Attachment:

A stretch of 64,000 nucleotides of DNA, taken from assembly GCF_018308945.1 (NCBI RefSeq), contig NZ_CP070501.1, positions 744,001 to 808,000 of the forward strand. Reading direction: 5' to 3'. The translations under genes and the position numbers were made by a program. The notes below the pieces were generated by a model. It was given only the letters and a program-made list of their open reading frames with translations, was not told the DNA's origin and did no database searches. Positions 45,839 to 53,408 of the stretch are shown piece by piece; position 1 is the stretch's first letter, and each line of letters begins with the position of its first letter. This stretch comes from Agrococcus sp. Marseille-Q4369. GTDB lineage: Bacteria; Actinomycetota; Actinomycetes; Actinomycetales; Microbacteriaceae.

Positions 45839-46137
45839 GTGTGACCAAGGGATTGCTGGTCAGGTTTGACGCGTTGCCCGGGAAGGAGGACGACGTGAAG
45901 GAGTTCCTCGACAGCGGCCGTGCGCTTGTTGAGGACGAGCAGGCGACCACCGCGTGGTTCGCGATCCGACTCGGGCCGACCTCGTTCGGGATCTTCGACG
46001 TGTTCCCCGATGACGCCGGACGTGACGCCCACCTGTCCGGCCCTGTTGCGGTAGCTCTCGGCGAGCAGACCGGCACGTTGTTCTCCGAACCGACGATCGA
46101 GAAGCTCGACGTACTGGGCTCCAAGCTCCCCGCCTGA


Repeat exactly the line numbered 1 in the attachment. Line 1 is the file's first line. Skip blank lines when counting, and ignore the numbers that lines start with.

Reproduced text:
A stretch of 64,000 nucleotides of DNA, taken from assembly GCF_018308945.1 (NCBI RefSeq), contig NZ_CP070501.1, positions 744,001 to 808,000 of the forward strand. Reading direction: 5' to 3'. The translations under genes and the position numbers were made by a program. The notes below the pieces were generated by a model. It was given only the letters and a program-made list of their open reading frames with translations, was not told the DNA's origin and did no database searches. Positions 45,839 to 53,408 of the stretch are shown piece by piece; position 1 is the stretch's first letter, and each line of letters begins with the position of its first letter. This stretch comes from Agrococcus sp. Marseille-Q4369. GTDB lineage: Bacteria; Actinomycetota; Actinomycetes; Actinomycetales; Microbacteriaceae.